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Filming - tests using frame-rate x shutter speed rule.

marcosvc

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I would like the opinion of colleagues who practice video filming.
I use the double rule to make the image more fluid – Shutter Speed is twice the Frame-rate. I decided to do some tests with the image running sideways, and as a result I found that: Frame-rate 24 and Shutter Speed 50, the result was horrible, very blurry. Even with Frame-rate 25 and Shutter Speed 50 the result is terrible.
Frame-rate 30 and Shutter Speed 60 the result is average
Frame-rate 60 and Shutter Speed 120 the result is good
Frame-rate 60 and Shutter Speed 200 the result was excellent.
In other tests, I came to the conclusion that if you use the Shutter Speed double or higher, you will have a good result, and for my Mavic3 Pro, using higher Shutter Speeds gives better results. I did the test with the normal lens, but with the 3x lens the result is even more visible.
Do you agree with my tests? Has anyone else done this type of test? If you want, I have the videos and I can put them here.
I don't speak native English, so my apologies for the quality of this text.
 
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Your test is accurate. If you pan a camera at a fast rate you will get nothing but a blur and if it's a rolling shutter it will also cause jello. Same as having something pass in front of you at high speed. Also same as turning your head rapidly. The 2X rule is to duplicate those natural conditions. Using a higher frame rate will reduce the blur.
 
There seems to be sn argument that the use of filters is more destructive of natural, fresh colours than any benefit of motion blur which is over rated !
The advice given only use one of two filters for very high light situations 64 or 32 32 being the best compromise? Then dump the rest
 
Thank you for your reply. If so, the 2x rule is not mandatory. I will use higher shutter speed to get better movie results.
Your test is accurate. If you pan a camera at a fast rate you will get nothing but a blur and if it's a rolling shutter it will also cause jello. Same as having something pass in front of you at high speed. Also same as turning your head rapidly. The 2X rule is to duplicate those natural conditions. Using a higher frame rate will reduce the blu
 
My experience in using filters shows that the ND filter, for filming, is necessary because it is not possible to obtain a quality image using, for example, FPS 30 and Shutter speed 60. Even at the lowest ISO and not the lowest aperture, the image is still very clear. Only with the filter is it possible to solve this problem.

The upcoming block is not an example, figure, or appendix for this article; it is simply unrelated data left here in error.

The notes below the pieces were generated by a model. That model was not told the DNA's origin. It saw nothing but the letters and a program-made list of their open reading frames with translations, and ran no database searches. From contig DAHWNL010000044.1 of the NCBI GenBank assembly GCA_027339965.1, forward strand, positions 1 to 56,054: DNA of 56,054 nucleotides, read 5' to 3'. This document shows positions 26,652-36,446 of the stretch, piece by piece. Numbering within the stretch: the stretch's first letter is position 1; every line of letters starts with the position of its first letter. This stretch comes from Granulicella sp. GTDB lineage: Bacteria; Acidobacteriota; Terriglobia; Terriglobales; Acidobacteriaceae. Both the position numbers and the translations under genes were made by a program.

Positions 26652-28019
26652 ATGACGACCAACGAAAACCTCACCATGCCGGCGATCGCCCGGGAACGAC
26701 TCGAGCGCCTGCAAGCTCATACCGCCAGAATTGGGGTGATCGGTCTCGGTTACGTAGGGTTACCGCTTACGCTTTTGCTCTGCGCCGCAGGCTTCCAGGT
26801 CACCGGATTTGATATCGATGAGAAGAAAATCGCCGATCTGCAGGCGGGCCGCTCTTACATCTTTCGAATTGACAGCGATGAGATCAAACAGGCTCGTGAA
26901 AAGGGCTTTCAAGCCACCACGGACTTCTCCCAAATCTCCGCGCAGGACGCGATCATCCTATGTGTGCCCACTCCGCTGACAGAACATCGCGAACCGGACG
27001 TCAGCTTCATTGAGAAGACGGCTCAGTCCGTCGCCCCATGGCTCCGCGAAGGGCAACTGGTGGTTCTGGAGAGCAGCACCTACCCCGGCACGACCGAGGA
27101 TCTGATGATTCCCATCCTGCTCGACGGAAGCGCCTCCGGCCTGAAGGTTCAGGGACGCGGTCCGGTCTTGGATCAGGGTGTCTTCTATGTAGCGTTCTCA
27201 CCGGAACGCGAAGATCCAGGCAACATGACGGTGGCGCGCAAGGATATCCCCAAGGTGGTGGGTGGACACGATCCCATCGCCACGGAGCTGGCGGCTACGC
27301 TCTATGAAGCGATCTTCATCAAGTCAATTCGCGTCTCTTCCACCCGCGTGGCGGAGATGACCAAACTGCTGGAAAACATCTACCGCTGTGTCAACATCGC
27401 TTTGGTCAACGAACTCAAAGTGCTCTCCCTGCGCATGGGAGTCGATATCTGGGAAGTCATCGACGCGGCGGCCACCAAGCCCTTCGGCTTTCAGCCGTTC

There seems to be sn argument that the use of filters is more destructive of natural, fresh colours than any benefit of motion blur which is over rated !
The advice given only use one of two filters for very high light situations 64 or 32 32 being the best compromise? Then dump the rest
 
Thank you for your reply. If so, the 2x rule is not mandatory. I will use higher shutter speed to get better movie results.
I often reference this incidence, Steven Spielberg filmed saving Private Ryan at a shutter angle of 90° or 4x shutter speed to make combat scenes more startling i.e. reduced blur. Some people liked the effect while others found it unnatural. All in the eye of the beholder. The movie made a sit ton of money so it was obviously not too objectionable to most.
 
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If it looks good it is good.

Note that results can be dramatically different with changes in:
Speed
Distance to subject
Yawing (panning) vs. flying
Flying towards/away from subject vs. flying sideways

Testing and finding the looks you like is absolutely the best way to determine settings.
 
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Thank you for your reply. If so, the 2x rule is not mandatory. I will use higher shutter speed to get better movie results.
I almost always ignore the 2x rule as most of my video is landscape oriented. I prefer clear, crisp video at speed.....for instance, flying over crops that nicely aligned.
 
Here are 4 examples of videos as requested:
The files are original without editing.
1st video: 30 FPS 1/60
2nd video: 60 FPS 1/120
3rd video: 60 FPS 1/200
4th video 24 FPS 1/50
the worst: 4th video
the best 3rd video

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Another test
1st video 24 FPS 1/50 zoom 1x (motion blur)
2nd video 60 FPS 1/120 zoom 3x (normal)

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For me, the first 4 videos were not helpful. The quick panning to the left made it hard to see if the videos were better or worse as you stated until you came to a stop near the end. The second 2 were better because you were following the ship.
If you find a setting that works for you then go with that because it's your work.
 
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